Notes:
  • The pin for hinge pieces is offset so that the "doors" will open 180 degrees. If straight across they would bind at 90 dgrees and get forced off.
  • The most common piece is actually sufficient for all constructs. I've just added the three and four way for aesthetic preference.
  • The little hole is for a "tool" to pry off the connector if too difficult or too many, i.e. stick end of tool in hole and pry off hammer claw style.
  • The thickness of these pieces (the dimension out of the page) is variable. Long holds better but is more difficult to put on and costs more.
  • Multiple colors but black or white is basic.
  • Check out these examples:

    But that's not all ! ...

    We needn't restrict ourselves to just the square shape. We can have, reasonably, 2x rectangles, trapezoids, right triangles and, just possibly, (if the weight is low enough) an octagon!

    And with any colors!
    I prefer the black to gray with speckle paint that I've seen in Sears.
    There are many new ways to paint rich looking textures on metal.

    The reason for the triangles is to make "braces" for plates which fold out of the way when not needed. Then, fold down and ... fold out and under a triangle and attach with appropriate plastic connectors ... as in a fold out desk.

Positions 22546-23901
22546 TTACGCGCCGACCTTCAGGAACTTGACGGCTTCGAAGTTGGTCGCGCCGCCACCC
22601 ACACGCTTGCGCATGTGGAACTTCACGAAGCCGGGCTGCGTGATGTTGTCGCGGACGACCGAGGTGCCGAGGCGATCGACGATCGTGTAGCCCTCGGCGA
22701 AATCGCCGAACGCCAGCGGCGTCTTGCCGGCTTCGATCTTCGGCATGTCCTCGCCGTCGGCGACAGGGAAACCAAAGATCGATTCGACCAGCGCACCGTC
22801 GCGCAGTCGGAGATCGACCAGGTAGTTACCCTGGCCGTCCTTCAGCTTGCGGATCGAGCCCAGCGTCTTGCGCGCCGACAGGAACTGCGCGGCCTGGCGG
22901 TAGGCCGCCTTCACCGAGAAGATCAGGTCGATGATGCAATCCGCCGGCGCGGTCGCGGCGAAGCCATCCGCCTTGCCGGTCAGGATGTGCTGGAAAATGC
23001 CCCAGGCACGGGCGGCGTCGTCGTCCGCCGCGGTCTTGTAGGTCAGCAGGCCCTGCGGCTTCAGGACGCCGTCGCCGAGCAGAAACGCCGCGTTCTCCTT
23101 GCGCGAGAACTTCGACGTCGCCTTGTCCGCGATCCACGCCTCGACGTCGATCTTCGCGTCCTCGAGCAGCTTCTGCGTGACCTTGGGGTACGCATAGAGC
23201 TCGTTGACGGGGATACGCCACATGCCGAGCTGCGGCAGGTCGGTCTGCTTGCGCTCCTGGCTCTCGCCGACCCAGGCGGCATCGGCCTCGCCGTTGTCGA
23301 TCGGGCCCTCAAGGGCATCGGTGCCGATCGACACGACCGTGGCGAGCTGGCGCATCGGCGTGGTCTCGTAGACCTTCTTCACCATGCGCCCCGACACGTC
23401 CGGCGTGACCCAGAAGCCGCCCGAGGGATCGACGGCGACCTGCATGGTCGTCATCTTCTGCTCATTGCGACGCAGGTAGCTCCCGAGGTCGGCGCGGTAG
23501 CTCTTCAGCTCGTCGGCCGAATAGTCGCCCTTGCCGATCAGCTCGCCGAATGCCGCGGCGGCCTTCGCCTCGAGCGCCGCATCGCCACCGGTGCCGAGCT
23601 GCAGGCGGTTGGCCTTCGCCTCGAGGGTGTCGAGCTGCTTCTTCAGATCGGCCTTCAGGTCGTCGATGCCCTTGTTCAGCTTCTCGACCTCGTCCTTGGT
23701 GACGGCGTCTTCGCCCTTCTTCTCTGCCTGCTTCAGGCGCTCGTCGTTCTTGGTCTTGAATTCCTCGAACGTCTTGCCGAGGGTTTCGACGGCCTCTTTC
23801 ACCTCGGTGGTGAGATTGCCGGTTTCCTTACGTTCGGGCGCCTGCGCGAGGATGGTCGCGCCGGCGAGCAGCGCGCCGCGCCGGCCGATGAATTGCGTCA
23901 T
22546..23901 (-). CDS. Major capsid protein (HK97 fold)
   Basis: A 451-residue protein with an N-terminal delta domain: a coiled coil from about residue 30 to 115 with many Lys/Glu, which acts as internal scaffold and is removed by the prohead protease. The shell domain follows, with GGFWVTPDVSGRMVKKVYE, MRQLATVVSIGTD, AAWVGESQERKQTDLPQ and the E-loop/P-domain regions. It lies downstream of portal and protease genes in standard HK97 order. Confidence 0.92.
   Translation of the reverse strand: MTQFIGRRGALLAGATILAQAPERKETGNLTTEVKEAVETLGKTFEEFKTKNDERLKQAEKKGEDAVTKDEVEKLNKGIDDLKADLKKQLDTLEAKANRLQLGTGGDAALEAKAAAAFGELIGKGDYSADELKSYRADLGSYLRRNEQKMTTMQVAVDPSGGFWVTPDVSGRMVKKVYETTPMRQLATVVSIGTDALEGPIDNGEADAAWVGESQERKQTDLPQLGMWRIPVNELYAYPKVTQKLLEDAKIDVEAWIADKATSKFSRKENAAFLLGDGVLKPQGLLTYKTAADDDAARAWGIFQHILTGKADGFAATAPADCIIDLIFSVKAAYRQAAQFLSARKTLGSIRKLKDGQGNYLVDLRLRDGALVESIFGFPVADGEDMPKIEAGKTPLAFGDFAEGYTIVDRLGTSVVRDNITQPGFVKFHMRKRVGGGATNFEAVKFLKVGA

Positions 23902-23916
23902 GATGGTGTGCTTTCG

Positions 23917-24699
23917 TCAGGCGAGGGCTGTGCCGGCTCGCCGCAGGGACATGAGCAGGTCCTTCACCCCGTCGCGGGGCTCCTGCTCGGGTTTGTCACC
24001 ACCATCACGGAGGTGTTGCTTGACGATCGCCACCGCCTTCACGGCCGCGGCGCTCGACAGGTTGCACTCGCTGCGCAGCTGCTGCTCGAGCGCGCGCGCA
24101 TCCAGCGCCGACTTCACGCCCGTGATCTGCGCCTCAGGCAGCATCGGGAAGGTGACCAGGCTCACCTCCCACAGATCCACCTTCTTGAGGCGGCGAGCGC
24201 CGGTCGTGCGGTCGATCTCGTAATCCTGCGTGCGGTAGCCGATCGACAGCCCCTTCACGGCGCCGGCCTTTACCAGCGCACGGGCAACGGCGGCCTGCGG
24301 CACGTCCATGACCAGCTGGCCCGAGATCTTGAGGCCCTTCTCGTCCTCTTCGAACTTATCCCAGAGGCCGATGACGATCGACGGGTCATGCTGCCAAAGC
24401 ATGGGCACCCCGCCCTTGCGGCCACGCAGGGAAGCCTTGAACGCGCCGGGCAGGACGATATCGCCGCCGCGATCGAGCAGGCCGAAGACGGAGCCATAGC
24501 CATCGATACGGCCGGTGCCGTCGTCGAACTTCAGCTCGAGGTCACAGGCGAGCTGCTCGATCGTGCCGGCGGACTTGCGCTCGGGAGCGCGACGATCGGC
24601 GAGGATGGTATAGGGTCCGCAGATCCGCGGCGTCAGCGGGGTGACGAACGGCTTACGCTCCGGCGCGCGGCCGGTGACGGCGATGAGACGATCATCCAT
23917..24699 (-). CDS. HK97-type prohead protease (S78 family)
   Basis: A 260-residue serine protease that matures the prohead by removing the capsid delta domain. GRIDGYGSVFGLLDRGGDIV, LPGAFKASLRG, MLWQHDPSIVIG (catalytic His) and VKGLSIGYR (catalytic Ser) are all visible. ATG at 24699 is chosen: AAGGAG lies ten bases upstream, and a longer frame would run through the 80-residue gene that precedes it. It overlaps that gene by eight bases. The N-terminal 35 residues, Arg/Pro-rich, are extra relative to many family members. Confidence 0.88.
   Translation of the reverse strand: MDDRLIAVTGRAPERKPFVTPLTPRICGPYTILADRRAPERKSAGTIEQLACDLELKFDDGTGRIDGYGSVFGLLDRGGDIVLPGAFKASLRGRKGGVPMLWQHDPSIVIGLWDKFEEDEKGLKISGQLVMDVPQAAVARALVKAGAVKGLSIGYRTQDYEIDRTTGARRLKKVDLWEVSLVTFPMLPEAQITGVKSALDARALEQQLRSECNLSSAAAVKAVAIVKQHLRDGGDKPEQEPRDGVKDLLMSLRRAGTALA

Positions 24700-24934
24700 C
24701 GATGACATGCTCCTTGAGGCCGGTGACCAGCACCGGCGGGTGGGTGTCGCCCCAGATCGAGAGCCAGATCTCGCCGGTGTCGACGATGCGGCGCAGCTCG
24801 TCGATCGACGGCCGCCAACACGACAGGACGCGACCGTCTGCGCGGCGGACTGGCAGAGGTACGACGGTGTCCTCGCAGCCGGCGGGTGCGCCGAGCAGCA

Let me illustrate

    We need here a connector made for a 90 degree foldout. The "offset hole" hinge piece won't quite do.

    Also, might as well throw in a pic of a connector used for closing a shelf door. It could require a slight modification although other connectors would do the job too. Notice that the point of close-connection has a wider opening ... easy open-close.

    "Hinge pins" are thick at one end (to hold ... in one connector) and thin at the other end to facilitate movement in the other connector. Some have short thin ends to allow three connector hinge sets (two outer stationary connectors and one inside moving piece ... the two short ends both go into the inside mover. These pieces are injection molded. However, one might just get away with a tight fitting straight, extruded hinge pin as well ... and it would be cheaper. Hmmmm ... give the customer some long, plastic, hinge rods and let him cut them to size.